It takes faith to go through an open door when enemies are marching on the other side. It takes faith to go through doors opening on uncertainty. It even takes faith to step into promise, when that promise is untried.
But it takes faith to stand outside closed doors, too. Walled out from what we think we need, we grope on, walking with God in the dark, concentrating on the next step when we have no idea where the road leads.
We’re on that long road of waiting.
The first shock of our need is past. God provided for us in astonishing ways, beyond imagination. Unexpected gifts from unexpected places have kept us solvent. Just yesterday, we were surprised by a large gift from an unknown friend. I’m glad my children get a chance to experience the joy of walking with Him, trusting Him when we cannot see. They’re old enough now that they’ll never forget what we’re learning together on the road of waiting.
Busyness has crowded my days even through the normal work flow is only a trickle. I’ve pressed into the hours with a zeal and determination to use this precious time. The closed door for work is a rare open door of its own. I’ve enjoyed wrestling an idea until it’s captured on paper and waking in the night with thoughts that won’t wait for sunrise. I’ve enjoyed running along the wall looking for God’s direction—dreaming and hoping and thinking.
There was an initial thrill, a bracing refreshment of being cut loose on a broad prairie of possibility. At first, I dashed through the tall grass and felt the wind in my face and plunged ahead in the sheer joy of the open expanse. I was going somewhere, not boxed in by the incessant demands of business, not held down by the normal schedule. There were things to do that couldn’t be done at other times with other constraints.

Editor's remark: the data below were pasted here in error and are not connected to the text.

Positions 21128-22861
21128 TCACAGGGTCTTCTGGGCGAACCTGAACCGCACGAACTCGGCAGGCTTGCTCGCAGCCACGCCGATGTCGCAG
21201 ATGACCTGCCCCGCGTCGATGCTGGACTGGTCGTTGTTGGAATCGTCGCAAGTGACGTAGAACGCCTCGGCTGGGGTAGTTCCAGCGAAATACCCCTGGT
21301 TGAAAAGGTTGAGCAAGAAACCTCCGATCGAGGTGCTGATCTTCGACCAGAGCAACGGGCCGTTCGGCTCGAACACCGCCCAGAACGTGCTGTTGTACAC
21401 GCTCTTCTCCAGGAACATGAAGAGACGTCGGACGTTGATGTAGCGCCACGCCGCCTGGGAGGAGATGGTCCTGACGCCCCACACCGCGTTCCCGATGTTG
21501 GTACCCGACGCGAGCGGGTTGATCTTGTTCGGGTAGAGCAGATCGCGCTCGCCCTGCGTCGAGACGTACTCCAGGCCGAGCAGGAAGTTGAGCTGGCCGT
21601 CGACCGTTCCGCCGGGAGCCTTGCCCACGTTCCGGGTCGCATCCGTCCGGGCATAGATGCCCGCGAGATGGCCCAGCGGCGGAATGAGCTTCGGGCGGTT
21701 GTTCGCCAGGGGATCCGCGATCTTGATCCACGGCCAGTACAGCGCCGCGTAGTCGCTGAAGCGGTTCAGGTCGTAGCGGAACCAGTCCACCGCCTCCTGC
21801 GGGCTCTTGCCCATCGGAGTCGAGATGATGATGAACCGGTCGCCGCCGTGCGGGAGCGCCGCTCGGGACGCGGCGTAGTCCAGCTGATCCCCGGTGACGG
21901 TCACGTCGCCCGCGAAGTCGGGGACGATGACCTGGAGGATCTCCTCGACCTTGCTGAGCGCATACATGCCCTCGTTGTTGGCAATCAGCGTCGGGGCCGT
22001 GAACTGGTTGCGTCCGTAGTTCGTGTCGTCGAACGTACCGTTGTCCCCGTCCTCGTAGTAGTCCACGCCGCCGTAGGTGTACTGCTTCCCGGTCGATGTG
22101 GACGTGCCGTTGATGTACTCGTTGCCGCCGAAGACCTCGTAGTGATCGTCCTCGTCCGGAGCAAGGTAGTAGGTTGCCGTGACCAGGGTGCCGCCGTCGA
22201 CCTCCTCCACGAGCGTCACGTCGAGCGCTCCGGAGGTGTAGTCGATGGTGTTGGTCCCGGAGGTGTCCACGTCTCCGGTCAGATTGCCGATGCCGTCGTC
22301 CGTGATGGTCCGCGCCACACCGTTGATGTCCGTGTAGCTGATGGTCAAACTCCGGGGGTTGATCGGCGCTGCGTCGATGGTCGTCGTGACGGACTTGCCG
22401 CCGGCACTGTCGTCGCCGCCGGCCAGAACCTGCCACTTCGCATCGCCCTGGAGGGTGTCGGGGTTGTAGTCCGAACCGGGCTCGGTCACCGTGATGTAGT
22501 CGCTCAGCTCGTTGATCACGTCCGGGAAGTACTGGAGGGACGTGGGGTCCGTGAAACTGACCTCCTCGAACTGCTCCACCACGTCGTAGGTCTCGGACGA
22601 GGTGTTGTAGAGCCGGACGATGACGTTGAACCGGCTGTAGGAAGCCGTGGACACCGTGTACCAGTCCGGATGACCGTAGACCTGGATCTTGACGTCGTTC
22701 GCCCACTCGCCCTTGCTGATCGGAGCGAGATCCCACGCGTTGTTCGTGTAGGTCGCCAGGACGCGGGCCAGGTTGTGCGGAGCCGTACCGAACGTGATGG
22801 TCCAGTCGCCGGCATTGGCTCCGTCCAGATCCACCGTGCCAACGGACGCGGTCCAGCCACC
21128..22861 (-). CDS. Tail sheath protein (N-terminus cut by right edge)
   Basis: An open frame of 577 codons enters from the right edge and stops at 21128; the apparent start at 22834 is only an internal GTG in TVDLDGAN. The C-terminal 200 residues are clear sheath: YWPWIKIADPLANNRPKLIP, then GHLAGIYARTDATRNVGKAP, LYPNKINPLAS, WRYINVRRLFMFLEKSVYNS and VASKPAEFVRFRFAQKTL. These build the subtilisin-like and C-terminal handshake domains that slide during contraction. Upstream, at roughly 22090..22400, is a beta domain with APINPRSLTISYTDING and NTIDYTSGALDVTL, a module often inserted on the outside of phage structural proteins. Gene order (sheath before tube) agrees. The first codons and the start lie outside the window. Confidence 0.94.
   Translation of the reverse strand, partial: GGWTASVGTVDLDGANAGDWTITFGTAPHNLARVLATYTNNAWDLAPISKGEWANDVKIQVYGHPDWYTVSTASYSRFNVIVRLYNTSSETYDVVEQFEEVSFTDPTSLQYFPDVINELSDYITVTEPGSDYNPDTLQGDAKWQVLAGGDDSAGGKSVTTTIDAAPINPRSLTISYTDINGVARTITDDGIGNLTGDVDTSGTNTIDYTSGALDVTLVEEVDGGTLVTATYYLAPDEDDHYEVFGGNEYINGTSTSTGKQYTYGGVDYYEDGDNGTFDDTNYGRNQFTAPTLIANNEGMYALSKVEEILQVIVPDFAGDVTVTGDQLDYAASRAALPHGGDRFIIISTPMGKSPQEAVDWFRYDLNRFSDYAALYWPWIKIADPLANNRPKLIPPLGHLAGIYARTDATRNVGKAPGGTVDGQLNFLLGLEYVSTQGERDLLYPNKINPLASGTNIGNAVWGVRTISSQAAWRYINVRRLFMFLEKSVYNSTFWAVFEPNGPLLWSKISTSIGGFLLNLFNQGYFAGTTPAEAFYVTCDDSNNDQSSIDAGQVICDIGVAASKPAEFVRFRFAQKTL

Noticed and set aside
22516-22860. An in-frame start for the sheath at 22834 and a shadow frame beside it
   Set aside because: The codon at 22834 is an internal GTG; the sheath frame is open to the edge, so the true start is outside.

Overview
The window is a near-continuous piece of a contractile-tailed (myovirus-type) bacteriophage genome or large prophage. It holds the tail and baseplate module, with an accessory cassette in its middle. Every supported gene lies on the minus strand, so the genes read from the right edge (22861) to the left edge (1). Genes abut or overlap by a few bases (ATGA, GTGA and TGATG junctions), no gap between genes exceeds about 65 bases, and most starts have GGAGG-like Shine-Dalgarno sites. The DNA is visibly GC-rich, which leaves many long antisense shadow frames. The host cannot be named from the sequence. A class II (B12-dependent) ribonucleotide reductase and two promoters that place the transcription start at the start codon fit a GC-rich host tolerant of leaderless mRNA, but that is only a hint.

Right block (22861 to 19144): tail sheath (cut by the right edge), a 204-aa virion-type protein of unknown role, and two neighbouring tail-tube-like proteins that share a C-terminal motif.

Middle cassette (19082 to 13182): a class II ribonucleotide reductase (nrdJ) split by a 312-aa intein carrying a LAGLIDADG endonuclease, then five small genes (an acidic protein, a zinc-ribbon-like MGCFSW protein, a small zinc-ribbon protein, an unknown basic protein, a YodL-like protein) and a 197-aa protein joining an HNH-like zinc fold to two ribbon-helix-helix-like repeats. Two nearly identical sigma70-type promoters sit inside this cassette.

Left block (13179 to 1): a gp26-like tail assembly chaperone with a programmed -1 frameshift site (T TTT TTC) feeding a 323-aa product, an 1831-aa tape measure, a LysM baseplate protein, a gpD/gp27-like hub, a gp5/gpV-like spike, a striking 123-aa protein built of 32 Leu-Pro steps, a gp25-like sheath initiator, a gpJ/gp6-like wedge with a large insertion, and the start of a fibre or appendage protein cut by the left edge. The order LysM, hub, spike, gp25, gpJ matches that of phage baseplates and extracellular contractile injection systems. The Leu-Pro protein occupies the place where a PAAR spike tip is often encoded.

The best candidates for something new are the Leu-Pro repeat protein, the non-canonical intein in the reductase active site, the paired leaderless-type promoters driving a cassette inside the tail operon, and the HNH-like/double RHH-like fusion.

Now I look up and see that I’m still on a great prairie, blocked by a lone wall marching across the horizon. That’s the wall of God, the wall of closed doors. Had I entered one of those doors, perhaps I’d be locked into a stuffy atmosphere, doing something that I don’t care about. Certainly something that wasn’t God’s plan.
God’s closed doors are keeping me in His wide fields for now, exploring, investigating. For all the freedom, the trouble is that I still haven’t resolved how I’m going to fulfill my responsibilities, how I’m going to care for my family, how I’m going to fulfill my part in His Kingdom.
So I’m still praying for an open door. This morning I prayed that something might even open today, though I don’t know what that door will look like or where it will lead. We still need God’s provision. We still need His direction.
I need His reassurance that I’m doing what’s right, that being “outside” doesn’t mean I’m in trouble, that it’s OK to wait on God in the quietness of this hallowed place.
But for now, I’m content. What walls me out, walls me in to the great expanse of God. Here, in the privacy of this special place, He is helping me to change, to take off worn ways of thinking and to put on fresh understanding for the next leg of the journey. We’ve been on the road for a long time, but, when I stop to think about it, I find I’m still eager to squeeze every moment for all it can yield.
When the door opens, whatever door that is—I want to be dressed for action and ready to go.
And if the plains themselves are my “open door”?—then I’d hate to waste a moment dancing with doubt or pounding in panic on the good wall of God’s closed doors.
© 2011 by Robert G. Robbins